Locating farm land in South Africa

In the 1880s my great grandfather, John Gill Keown, left the Isle of Man for South Africa. He worked as a carpenter for the De Beers Mining Company in Kimberly. A little later in his life, he bought land in the Northern Cape and named his farm, Frisco Pokwani. That farm name was key to being able to locate the land on a map today.

Begin by visiting the website of South Africa’s Chief Surveyor-General and enter the province and the farm name as below:


The search is limited in scope. For example, a search for ‘Frisco Pokwani’ had no result. However, a search for ‘Frisco’ resulted in the documentation I was looking for. So try different variations of your farm name. Also remember that provincial boundaries have shifted over the years so if the land you’re looking for is close to a border, search in both provinces.

Below is the result of my search, giving me the region the farm was in (Vryburg) and the parcel number (857). Click on the Search where the red arrow points.

The resulting information will focus on any documentation the Surveyor-General’s office has for the farm Frisco. In this case, there were two results. After studying both, they appear to be the same document.

Clicking on the TIF file provides the Surveyor’s drawing of the farm. It shows the geographical coordinates of the land, lists the lot number and the division the land is located in, and at the bottom, names John Keown as the owner.

To locate the land on a map of South Africa, go to the Chief Surveyor’s Cadastral Spatial Data Viewer, and click on the first icon on the left of the screen, as below:

Enter the Province and Farm Name again in the search box:

Now you can see the land plotted on a map!  You can zoom in and out to see the surrounding area. On the Layer List (found on the top menu) you can add or remove overlays to see variations in how the map data is displayed.

A quick look at Google Maps shows that the land remains rural and uncultivated today.

John Keown lived on his farm, Frisco Pokwani, until his death in January 1950.

Have you had any luck locating your ancestor’s land in South Africa?

Shout out to Ivan Meyer on the South African Genealogy Facebook page for pointing out this incredible resource!

5 thoughts on “Locating farm land in South Africa

  1. Hi Sue. I am Anne Keown Anderson (nee Keown). My mom (Frances) was married to William James(Bill) Keown (John’s son). It was Bill’s second marriage. Bill adopted me and I grew up with Frisco as my home but spent most of my growing up in Kimberley Girls High and left for Durban in 1959.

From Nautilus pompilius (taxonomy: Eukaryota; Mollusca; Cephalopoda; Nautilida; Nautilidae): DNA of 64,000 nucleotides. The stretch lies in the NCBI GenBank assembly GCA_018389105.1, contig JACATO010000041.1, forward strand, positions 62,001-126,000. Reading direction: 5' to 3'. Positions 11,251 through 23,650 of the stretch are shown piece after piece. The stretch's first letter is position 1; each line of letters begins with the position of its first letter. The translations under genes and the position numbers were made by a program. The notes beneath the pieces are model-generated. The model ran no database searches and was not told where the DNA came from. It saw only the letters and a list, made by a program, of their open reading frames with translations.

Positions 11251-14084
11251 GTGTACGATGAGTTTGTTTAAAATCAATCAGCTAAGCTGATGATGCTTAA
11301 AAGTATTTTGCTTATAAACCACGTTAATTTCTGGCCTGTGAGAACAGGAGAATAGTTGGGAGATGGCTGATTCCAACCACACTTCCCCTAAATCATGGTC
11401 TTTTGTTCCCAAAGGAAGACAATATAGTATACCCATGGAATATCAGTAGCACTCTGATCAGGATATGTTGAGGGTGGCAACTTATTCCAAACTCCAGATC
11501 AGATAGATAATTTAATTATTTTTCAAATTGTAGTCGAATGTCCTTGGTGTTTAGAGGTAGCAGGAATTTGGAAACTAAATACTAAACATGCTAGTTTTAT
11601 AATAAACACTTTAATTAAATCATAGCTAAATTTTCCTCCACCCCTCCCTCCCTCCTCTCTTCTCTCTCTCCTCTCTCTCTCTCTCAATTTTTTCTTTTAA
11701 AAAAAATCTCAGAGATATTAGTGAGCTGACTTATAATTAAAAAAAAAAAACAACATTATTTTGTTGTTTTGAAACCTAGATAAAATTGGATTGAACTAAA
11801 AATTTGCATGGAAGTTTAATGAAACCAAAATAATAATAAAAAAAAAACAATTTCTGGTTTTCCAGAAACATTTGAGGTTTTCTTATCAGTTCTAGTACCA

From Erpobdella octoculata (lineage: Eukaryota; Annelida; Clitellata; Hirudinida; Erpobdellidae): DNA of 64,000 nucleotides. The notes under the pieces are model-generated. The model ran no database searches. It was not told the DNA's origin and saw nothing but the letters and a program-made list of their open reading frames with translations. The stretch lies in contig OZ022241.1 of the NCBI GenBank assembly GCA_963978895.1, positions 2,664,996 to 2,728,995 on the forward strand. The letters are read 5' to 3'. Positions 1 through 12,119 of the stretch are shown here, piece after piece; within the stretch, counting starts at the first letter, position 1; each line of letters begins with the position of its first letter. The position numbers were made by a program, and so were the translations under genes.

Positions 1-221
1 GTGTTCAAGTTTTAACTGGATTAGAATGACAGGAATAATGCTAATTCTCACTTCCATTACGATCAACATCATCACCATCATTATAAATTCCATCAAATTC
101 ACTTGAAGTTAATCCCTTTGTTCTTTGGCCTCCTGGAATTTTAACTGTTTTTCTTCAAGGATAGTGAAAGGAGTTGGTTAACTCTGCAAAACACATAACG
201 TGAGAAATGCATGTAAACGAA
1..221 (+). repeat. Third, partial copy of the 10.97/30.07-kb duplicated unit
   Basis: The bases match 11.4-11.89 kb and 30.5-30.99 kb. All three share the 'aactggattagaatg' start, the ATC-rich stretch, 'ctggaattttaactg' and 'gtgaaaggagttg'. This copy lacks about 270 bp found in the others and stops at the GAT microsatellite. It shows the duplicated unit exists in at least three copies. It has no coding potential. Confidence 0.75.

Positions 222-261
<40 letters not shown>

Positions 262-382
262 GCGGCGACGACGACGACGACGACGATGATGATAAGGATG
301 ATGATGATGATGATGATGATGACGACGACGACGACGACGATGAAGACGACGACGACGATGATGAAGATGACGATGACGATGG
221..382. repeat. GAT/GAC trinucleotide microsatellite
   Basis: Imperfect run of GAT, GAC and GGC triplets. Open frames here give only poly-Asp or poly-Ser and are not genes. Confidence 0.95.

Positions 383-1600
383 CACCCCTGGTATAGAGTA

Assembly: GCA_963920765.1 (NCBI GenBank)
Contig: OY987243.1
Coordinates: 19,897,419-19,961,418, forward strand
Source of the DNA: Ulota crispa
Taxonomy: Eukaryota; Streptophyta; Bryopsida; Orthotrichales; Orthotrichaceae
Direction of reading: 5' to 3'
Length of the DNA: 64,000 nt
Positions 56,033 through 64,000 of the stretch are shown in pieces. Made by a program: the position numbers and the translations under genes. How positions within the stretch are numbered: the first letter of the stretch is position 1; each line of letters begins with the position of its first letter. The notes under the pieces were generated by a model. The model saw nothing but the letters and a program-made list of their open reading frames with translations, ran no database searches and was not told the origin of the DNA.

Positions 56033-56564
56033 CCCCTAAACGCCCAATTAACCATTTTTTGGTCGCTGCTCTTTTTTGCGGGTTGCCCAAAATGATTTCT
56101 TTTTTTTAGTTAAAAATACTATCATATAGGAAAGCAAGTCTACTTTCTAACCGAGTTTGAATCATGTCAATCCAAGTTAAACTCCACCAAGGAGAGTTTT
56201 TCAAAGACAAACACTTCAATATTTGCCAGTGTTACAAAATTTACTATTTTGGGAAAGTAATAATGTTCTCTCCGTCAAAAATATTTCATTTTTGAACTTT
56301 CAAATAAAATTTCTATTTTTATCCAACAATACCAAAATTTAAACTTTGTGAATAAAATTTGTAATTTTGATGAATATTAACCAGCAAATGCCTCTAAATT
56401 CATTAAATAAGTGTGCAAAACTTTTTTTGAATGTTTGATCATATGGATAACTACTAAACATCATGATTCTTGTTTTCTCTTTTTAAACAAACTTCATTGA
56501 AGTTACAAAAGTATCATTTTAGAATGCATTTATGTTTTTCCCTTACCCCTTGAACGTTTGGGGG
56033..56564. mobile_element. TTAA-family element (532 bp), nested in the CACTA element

Bill owned the farm and it was also ‘attached’ to Mimosa and Merrivale – all owned by Bill. He sold there in 1963 and moved to Howick.
    Question: How and where do you fit into the Keown family?
    Feel free to contact me on anneand99@gmail.com

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  2. Hi… Thanks for this, I didn’t know this resource existed and will be very helpful!

    My family rents Frisco from the current owners for cattle farming, so even wonderful to read about Frisco itself!

    Do you perhaps have any other info on Mr Keown and the farm?

    Thanks!

    Liked by 1 person

    1. Hello Arnie! I am so excited to read your comment that you currently rent Frisco for cattle farming! John Keown was from the Isle of Man. He left there in 1886 and worked in Kimberley for De Beers. According to the mortgage bond which I have, John Keown bought Frisco in 1904 for £446. He lived on the farm with his family until his death at the age of 90 in 1950. I believe Frisco was sold as part of his estate and the proceeds divided up amongst his children.
      So at some point there was a house on the land. From Google photos, it doesn’t look like it exists anymore. Do you perhaps have any photos of the land? I would love to see what it looks like today! My email is sue.mcnelly@gmail.com if you’d like to get in touch that way.

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    2. Hi Arnie. I was brought up on Frisco and in 1963 my father, William James Keown known as Bill sold the farms. He also owned Mimosa and Maryvale. He and my motherFrances then retired to Howick in Natal. There used to be an old farm house and a shop on the farm. Wonder if it is still there. There was also a graveyard on the farm where dads family were buried. At one time Bill’s brother Fred and his wife also lived there and moved to Kimberly for a while when I was about seven years old.
      I would so love to visit the farm. Do you know the map coordinates for the farm?
      Anne Keown Anderson

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